John 6: 24-35 Rev. Dr. Galen E. Russell III
Ephesians 4: -16 August 2, 2015
“… lead a life worthy of the calling to which you have been called, with all humility and gentleness, with patience, bearing with one another in love...”
Prayer: We reach out to you, O God, knowing that you are constantly reaching out to us. May the fingers of our spirit meet with yours so we may be strengthened in you. Amen.
Rev. Sue Washburn, a Presbyterian pastor in the Pittsburgh area tells a story in The Christian Century about how her church endorsed a new slogan: “Reaching Out to ALL God’s People!” She enthusiastically proclaimed it from the pulpit; it was printed in all their literature, on their web site, and so on. “And then “she wrote,” God gave us Joshua,” “Joshua showed up disheveled and smelling bad,” asking for money. And Pastor Sue and some others in the congregation reached out to him. And he kept coming back, week after week, with the same story that he needed money and assistance. Some vocal members wondered aloud if “Reaching out to ALL God’s people” was really a good idea, while others felt called to provide. In her silent prayers, Pastor Sue said, “God, can you clue me in? Why is Joshua with us?”
The story is long and detailed, but let me take you to the part when after several weeks Joshua invited some people that he know to crash at his small apartment. Instead of staying for a short period time, it appeared they weren’t going anywhere, anytime soon, and he couldn’t figure out how to get them to leave.
His girlfriend, Kelly, who also lived with him, had mental illness issues which now flared up, and she was put in a locked-down mental health unit. And Joshua wanted to visit her, and he asked Pastor Sue to drive him there and go in with him. Pastor Sue agreed, but she prayed silently, “When will this end, God? We all have given so much.”
The visit with Kelly went fine, and on the way home, Joshua pulled out his cell phone and started playing his favorite song sung by the band “Alabama” called “Angels Among Us.” The lyrics of the chorus profoundly struck Pastor Sue: “Oh, I believe there are angels among us / Sent down to us, from somewhere up above / They come to you and me in our darkest hours / To show us how to live / To teach us how to give / To guide us with the light of love.” Pastor Sue prayed to God, “OK, God, I think I get it” (Washburn, Sue, an essay on “Reversal,” The Christian Century, June 24, 2015, pp. 24-5).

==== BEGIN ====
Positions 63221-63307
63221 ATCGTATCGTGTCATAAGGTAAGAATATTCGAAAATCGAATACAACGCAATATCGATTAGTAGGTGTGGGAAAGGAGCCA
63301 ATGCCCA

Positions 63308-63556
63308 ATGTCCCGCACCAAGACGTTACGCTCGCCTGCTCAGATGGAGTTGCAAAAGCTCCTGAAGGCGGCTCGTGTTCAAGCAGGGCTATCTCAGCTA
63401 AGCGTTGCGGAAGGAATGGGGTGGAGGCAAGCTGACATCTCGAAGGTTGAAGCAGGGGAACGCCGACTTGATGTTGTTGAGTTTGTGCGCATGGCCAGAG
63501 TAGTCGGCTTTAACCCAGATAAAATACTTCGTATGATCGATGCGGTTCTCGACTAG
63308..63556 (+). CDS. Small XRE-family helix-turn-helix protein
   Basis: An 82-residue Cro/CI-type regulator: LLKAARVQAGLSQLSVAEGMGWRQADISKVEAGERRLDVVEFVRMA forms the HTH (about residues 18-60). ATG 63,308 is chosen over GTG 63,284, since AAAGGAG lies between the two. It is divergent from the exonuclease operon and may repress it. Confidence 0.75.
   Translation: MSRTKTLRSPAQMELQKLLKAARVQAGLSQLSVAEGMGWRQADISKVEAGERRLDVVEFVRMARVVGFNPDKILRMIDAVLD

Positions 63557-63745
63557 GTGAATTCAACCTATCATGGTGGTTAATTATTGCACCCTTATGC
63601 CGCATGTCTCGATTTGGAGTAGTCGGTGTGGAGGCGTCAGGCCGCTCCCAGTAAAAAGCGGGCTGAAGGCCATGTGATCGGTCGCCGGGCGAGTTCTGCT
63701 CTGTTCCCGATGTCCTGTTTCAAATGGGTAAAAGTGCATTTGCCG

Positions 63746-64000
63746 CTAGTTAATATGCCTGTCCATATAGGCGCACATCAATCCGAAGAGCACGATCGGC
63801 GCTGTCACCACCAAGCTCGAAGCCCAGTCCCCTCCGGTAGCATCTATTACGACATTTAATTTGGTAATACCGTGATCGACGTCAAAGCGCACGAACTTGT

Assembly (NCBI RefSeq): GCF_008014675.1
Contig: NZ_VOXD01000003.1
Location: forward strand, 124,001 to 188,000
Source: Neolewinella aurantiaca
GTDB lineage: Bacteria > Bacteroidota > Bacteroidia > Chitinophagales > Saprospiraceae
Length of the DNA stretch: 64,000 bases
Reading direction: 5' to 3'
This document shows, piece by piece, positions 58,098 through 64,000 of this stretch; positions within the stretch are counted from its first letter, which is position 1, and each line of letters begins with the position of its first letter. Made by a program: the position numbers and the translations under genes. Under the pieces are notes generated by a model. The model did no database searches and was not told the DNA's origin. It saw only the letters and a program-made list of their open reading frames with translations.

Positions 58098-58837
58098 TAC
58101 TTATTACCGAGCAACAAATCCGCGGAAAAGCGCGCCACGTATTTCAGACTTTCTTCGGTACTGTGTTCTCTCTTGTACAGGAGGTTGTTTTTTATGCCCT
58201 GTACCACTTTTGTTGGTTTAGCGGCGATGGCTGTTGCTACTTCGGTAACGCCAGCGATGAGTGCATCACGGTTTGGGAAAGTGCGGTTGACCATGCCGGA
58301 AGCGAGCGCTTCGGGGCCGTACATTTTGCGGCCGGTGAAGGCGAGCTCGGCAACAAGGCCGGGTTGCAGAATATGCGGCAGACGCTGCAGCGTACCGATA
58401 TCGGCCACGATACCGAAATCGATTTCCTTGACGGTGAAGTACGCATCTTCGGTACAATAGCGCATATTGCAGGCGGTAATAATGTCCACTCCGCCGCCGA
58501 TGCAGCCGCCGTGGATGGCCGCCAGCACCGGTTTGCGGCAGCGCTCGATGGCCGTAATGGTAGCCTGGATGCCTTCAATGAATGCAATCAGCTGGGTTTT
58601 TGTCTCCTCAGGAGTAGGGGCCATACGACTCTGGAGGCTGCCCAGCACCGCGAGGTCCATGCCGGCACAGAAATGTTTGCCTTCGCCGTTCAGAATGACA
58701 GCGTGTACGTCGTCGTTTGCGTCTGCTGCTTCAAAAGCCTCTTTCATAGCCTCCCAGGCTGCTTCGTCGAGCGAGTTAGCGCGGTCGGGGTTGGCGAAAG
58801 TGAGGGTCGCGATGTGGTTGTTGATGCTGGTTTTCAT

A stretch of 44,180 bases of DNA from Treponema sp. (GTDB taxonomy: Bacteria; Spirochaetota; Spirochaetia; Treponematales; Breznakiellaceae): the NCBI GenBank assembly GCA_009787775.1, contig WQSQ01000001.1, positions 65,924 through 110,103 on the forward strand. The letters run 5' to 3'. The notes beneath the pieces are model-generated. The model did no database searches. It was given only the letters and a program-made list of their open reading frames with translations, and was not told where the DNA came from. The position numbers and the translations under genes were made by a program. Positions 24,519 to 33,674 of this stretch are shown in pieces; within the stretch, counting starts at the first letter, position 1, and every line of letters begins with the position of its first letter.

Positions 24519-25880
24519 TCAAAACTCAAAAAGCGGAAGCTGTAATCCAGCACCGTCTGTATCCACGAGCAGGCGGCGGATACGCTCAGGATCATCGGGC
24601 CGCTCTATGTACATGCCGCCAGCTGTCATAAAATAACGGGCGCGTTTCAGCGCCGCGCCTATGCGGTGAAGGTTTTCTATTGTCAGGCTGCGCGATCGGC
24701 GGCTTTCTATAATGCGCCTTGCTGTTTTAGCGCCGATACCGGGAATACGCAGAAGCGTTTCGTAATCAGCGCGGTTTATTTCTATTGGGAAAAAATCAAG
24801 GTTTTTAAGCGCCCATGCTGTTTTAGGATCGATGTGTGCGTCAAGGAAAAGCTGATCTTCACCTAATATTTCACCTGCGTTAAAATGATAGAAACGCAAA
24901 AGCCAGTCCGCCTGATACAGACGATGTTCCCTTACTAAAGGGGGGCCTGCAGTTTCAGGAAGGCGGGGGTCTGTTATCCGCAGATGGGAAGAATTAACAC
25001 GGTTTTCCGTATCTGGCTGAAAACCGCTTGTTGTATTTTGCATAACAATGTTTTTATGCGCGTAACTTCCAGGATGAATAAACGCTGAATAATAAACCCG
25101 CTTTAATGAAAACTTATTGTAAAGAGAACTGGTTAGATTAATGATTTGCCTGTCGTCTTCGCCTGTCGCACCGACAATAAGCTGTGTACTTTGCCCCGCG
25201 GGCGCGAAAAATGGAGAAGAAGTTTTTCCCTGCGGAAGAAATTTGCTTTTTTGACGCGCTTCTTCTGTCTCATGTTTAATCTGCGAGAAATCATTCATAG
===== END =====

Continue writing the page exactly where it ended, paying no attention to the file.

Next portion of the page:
Joshua may or may not have been an angel per say, but I’d say he caused Pastor Sue and others in the church to search within their hearts for the inner strength needed to be agents of Christ love and grace, wouldn’t you say?
Inner strength must be looked for because situations like Joshua’s and Kelly’s and Pastor Sue’s I think call for a spiritual response that often goes against our natural inclinations. I confess that in the early years of my ministry I was tempted not to help guys like Joshua ALL THE TIME! Two or three times, OK… but mostly, I would have rather tried to help them become self-sufficient so they could learn to help themselves, and dare I say it, not come to me all the time. I would have all rather stuck with my normal routine than to have interruptions by the likes of Joshua-types and Kelly-types. Those were the inner attitudes, perceptions, and hesitations that I had.
But I eventually found out how selfish and broken those attitudes were. The truth is, I think living a life worthy of being called Christ’s companions and followers takes real strength, real humility, real honesty. Might we need to address honestly where our inner attitudes and perceptions could get in the way us being agents of Christ’s love and grace toward those who suffer with mental illness or those who suffer from substance abuse or simply those who suffer? We possibly would have to look at our own hesitations toward those who are down and out, and see how those hold us back from being a willing participant in a life worthy of our calling.
Likewise, if you are one who is suffering with mental health issues, or substance abuse issues and are in pain and anguish, I think it takes real courage and strength from within to face your illness and to seek help. We know that one in four people in America suffer from one form of
mental illness or another, or from substance abuse. If you need help call me, call Fred, call Jim at NAMI, call your doctor.